Technology

Account security

January 14, 2008

Security is a hot topic for me these days. I have been wanting to find a good solution for storing all of my account data. Who can remember 50 user names and passwords? I am now using two things to accomplish this:

  1. ID Vault
  2. LockNote

ID Vault

How it works
It’s an actual USB drive that is password protected. You also have to have the software installed on the PC where you’re using it. You set up an account and then you’re able to select from a list. After you select it, it logs into the site for you using it’s own secure browser.

Advantages

  1. Very secure. (You need hardware, software, and password to get in.)
  2. Insured for up to a million dollars!
  3. Easy to log in.
  4. Stores credit card numbers.

Disadvantages

  1. Time consuming to set up accounts. I had trouble with setting up a few.
  2. A little more trouble to go to ID Vault and log into an account if you’re a serial browser like me and are already on the site in Firefox.
  3. It’s portable, but not. Since you have to have the software installed on the PC to use it.
  4. It only saves the actual user name and password. If there’s more than that – you’re out of luck. (Example: Ebay – I have my regular log-in plus a seller billpoint security key, etc.)

I think I will end up using this for my main bank accounts and credit cards, but not for everything else as it cramps my style a little too much.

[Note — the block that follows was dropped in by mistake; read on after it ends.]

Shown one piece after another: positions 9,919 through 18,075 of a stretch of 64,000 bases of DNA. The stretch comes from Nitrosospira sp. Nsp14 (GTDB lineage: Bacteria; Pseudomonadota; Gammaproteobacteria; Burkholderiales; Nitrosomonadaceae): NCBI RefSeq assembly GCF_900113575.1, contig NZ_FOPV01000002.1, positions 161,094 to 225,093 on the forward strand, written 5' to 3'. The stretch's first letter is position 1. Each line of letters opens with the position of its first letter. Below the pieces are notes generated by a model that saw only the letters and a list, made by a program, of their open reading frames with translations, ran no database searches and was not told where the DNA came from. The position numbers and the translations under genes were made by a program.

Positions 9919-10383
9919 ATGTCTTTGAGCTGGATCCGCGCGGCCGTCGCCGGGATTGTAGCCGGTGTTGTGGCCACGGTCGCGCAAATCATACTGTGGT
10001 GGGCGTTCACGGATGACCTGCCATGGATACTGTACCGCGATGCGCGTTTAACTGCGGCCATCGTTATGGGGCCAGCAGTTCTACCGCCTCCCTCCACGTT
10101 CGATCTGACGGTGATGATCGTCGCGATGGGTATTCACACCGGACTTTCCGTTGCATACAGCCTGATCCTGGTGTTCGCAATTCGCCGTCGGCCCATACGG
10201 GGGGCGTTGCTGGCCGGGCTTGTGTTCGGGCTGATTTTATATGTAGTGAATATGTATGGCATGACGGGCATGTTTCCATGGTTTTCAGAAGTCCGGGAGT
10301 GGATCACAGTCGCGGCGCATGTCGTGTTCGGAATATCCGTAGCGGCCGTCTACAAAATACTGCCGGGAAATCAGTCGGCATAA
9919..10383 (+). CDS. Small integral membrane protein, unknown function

LockNote

How it works
It’s VERY simple – that’s the beauty of it. It’s a password protected text file that’s an executable (.exe).

Advantages

  1. You can put it anywhere you like – hard drive, USB drive, whatever.
  2. You can store various types of information – it’s just a text file. So, you can list any and all secure information.

Disadvantages

  1. Don’t know of any yet!

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  • I have been using a slight alternative – TrueCrypt (http://www.truecrypt.org) – which lets you encrypy either an entire device, or a file on that device that you then mount as a fake drive.

    One of the nice things about TrueCrypt is you can choose the encryption you want to use.

    I have been using it with my USB keyring for ages.

  • Mike

    I’ve been using a combination of two programs:

    1. PasswordSafe – When it comes to security, I take Bruce Schneier’s opinion very seriously. He literally wrote the book on cryptogrpahy.

    You can get the program here: http://passwordsafe.sourceforge.net/
    And get the scoop on Schneier here: http://www.schneier.com/index.html

    2. ElephantDrive – I use PasswordSafe to manage the data, and I save backup copies to my ElephantDrive account. The free version gives you up to a GB, way more than you’ll need for your PasswordSafe backup file. This way, if anything ever happens to your PC you can get everything back.

    Get ElephantDrive here: http://www.elephantdrive.com/